Armenian Genocide: Century on, descendants honour Australian couple who helped the helpless
Armenian Genocide: Century on, descendants honour Australian couple who helped the helpless –
SBS World News Radio – The unsung efforts of the Australians who helped Armenians after the First World War have been celebrated in a special ceremony in Sydney almost a century later.
Brothers John and David Knudsen never met their grandfather John Henry Knudson.
But family mementos tell a story of bravery, sacrifice and compassion.
Sprawled on a dining-room table at David Knudsen’s house in northern Sydney are a series of black-and-white photographs and medals.
And, there is a small, silver identification tag his grandfather wore when he fought in the First World War.
But it is what John Henry Knudsen did after the fighting was over that he is most remembered for.
The New Zealand-born soldier and his Australian wife Lydia, a nurse, travelled to the Middle East.
They wanted to help the Armenian refugees who fled or were marched out of Turkey following the killings Armenia calls a genocide, a term the Turkish government disputes.
The couple joined Near East Relief, an organisation overseeing aid to the multitudes of Armenian refugees.
When the Australasian Orphanage opened in late 1922 in Antelias, Lebanon, they were appointed its directors.
Their grandson John Knudsen says they became parents to about 1,700 Armenian orphans.
“It’s good to see that they made a difference out of a terrible, terrible situation. Those kids, they would have been dead. They would have been in the desert, forgotten … gone … a whole generation of human beings, as far as I’m concerned.”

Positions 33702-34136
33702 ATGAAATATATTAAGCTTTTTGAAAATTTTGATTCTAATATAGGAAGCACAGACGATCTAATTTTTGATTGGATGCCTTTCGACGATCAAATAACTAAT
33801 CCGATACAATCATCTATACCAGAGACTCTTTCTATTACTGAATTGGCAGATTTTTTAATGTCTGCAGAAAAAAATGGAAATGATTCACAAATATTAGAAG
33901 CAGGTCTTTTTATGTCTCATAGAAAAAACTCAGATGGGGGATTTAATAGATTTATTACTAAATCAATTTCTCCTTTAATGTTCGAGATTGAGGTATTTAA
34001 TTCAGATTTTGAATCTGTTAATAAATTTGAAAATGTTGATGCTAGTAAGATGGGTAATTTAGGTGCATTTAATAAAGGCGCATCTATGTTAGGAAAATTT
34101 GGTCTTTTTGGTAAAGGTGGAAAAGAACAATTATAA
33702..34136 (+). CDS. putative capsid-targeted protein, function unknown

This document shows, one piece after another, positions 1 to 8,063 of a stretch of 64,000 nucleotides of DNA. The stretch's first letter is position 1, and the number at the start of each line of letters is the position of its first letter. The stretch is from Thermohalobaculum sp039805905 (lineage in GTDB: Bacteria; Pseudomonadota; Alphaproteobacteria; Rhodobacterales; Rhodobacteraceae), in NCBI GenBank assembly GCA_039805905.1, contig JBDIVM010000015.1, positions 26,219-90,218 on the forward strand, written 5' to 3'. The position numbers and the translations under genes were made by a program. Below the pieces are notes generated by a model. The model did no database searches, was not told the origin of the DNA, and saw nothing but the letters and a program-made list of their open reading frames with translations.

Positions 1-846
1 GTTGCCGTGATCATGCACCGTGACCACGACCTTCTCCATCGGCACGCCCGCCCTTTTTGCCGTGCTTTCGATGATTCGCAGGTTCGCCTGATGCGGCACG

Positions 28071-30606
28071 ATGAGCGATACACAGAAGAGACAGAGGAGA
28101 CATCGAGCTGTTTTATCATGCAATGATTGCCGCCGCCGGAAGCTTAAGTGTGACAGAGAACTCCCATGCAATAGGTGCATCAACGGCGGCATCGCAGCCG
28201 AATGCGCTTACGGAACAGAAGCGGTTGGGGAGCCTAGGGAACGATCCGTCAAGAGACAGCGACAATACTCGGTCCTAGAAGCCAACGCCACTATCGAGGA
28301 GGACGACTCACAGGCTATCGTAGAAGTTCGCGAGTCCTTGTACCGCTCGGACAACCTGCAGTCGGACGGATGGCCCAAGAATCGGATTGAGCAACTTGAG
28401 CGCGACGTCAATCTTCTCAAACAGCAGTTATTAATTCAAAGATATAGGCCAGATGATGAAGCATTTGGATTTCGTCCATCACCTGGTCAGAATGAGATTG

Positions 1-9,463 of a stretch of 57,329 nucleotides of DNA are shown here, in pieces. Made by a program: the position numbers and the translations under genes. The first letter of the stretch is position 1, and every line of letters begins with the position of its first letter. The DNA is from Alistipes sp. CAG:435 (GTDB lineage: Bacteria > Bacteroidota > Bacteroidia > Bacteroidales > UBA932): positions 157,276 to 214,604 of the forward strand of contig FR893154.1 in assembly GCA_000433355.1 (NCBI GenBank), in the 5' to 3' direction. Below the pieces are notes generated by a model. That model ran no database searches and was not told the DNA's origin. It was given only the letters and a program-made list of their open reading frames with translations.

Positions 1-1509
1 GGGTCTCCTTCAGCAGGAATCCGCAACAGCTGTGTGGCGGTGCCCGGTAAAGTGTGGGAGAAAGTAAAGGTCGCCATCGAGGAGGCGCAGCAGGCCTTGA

The orphanage closed in 1929, and John and Lydia Knudsen settled in Australia.
Now, their humanitarian efforts have been recognised in a special ceremony in Sydney, bringing together the descendants of those who lived and worked at the orphanage.
Nora Grigorian says her grandfather, Mihran Terzian, was eight years old when he sought refuge with the Knudsens.
“I have so many emotions. It’s incredibly full-circle for me personally, very personally, the way my grandparents were rescued and saved, their lives were secured by Australians. And they had no idea, they could not have dreamed, that some of their grandchildren and seven of their great-grandchildren would be contributing Australians one day. They’re pictured under the Australian flag in an orphanage far away from their birth home, as well as from Australia. And Australians reached out. And for me personally, it makes me very proud to be Australian, as well as Armenian.”
Author and historian Vicken Babkenian has documented the Australian response to the Armenians after the war in his book Armenia, Australia and the Great War.
He says that response has been largely ignored.
“Unfortunately, generally, particularly in Australia, much of the focus of popular and official narrative is on the heroic military side of our country’s participation during the First World War. But an area that’s been quite neglected and excluded from the narrative is the humanitarian aspect.”
John Knudsen says his grandparents would be humbled by the recognition of their work.
And he says Australia should be doing more to welcome refugees today.
“Look at all those little children. Look at all those refugees that are clinging and all their houses have been destroyed. What’s going to happen to them? The rest of the world’s trying to take them, but we’ve got to do something more. There’s got to be something more that we can do like they tried to do. They tried to make a difference. They did make a difference. And that’s what we need to do.”